The Chinese are one of the three Asian civilizations available in The Asian Dynasties. They are widely considered to be an offensive civilization due to their strength early in the game, and are a popular faction to utilize. The Chinese are based on army of the Great Qing Empire (大清帝國) during the reign of Kangxi (康熙), in the "Pacification of China" period and prior to the modern era. They are similar to the Russians in that they utilize lots of cheap, weak units.
The Chinese have the largest number of unique units in the game, and have second highest population cap, at 220. (The Iroquois are capable of a cap of 225 through dancing in the Fire Pit). In addition to this, many Chinese wonders spawn free units, allowing for a numerical advantage. The Chinese also train units relatively fast although these units, like the Russians, are slightly weaker than ordinary units. Not all of the Chinese units are weak, however; the Flying Crow, a form of ballistic rocket, can be spawned with the Confucian Academy wonder while the Flamethrower, a devastating anti-melee infantry unit, can be trained from the castle from the Colonial Age. Instead of a separate barracks and stable, the Chinese train their troops in the joint War Academy.
The Chinese army has various units not seen in other civilizations, such as the Chu Ko Nu, a crossbow unit with an enhanced firing rate and easy to mass, but with low hit points, or the Changdao Swordsman, a cheap hand infantry unit, like a weak version of the Halberdier or Samurai, that can serve as an anti-cavalry troop in numbers. The Chinese also have interesting cavalry units such as the Iron Flail, a heavy horseman, the Steppe Rider, a raiding unit, the weakest heavy cavalry yet nevertheless the most useful heavy cavalry of China, the Keshik, a cheap mounted archer, and Meteor Hammer, which specializes in wrecking artillery.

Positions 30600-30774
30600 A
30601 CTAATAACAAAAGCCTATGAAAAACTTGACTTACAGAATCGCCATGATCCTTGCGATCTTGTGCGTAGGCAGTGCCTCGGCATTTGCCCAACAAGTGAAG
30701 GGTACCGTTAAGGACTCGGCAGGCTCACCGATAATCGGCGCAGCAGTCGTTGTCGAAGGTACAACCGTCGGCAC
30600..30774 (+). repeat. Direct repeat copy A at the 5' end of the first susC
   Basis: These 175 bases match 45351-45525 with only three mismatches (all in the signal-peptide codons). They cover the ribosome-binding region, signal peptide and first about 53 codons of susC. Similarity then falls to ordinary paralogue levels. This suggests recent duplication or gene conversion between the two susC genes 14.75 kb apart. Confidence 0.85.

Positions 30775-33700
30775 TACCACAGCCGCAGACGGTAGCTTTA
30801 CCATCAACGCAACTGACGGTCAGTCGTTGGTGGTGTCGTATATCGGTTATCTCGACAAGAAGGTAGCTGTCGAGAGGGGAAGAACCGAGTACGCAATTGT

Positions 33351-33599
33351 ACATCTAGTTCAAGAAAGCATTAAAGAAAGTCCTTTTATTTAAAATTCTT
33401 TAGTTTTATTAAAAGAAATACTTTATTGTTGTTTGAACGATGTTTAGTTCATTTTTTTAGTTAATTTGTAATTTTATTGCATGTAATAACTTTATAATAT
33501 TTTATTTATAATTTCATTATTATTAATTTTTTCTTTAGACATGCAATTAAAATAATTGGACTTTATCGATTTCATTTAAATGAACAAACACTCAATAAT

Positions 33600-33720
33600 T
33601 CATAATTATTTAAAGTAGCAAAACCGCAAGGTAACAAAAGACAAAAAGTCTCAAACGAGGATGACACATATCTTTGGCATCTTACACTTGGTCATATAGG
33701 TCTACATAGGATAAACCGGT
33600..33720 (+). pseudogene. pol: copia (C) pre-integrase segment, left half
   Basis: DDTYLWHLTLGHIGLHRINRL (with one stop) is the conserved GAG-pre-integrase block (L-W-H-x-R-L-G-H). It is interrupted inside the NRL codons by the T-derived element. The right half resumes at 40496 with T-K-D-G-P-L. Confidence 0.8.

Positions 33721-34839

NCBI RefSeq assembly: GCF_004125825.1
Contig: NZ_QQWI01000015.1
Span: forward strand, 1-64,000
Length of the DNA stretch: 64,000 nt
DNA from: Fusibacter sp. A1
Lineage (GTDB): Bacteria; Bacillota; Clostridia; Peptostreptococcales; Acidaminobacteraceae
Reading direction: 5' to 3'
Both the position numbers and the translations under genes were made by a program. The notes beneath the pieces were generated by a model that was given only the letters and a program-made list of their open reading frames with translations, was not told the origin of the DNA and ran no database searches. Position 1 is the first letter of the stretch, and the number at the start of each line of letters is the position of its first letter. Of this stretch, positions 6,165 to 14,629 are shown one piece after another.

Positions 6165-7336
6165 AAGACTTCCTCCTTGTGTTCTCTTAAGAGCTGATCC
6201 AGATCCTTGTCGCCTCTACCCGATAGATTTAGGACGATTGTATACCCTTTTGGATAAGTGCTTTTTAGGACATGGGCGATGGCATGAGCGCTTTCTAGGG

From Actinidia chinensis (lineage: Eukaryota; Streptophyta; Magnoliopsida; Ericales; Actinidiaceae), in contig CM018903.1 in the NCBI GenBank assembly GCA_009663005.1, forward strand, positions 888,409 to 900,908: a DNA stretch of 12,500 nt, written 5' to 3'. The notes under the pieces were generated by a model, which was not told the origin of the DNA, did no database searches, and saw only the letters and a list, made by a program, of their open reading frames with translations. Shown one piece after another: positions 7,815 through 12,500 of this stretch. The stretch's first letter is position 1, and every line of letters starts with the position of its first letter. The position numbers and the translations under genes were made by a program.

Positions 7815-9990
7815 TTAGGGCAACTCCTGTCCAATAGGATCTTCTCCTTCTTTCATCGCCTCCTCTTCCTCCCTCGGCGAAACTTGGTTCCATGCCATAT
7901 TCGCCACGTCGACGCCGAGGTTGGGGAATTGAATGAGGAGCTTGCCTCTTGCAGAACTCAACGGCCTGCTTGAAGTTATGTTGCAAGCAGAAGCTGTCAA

Civilization Bonus: Their explorer is a Shaolin Monk, which trains Disciples, who receives special upgrades in the Monastery and has special abilities.Villages replace houses, admit more habitants, train and fatten livestock, can garrison villagers inside for extra protection and provide special technologies to increase the population cap., but they are expensive and limited to build. The War Academy creates Banner Armies, which consists in a group of two types of military units (infantry, cavalry or artillery)
A unique ability of the Chinese is that it does not train units individually. Instead the civilization recruits Banner Armies, which train a preset combination of different units. It is useful for players that lack the time or skill to micromanage production, or those whose strategies suit the set combination of a banner army. The Banner armies allow specific sets of soldiers to be massed easily, however, it is not without drawbacks. For example, they cannot train any units without having enough for the banner army. Also, cheap units such as Arquebusiers are often mixed with expensive units such as artillery, negating the advantage of low costs.
The Chinese possesses a strong navy to complement its large land forces, although their ships are somewhat costly or wasteful. The following is a list of unique Chinese ships available for recruitment at the dock:
The War Junk - The equivalent of the caravel, it is good at exploring, can attack, and in peace time, it can fish. A weaker version of Caravel.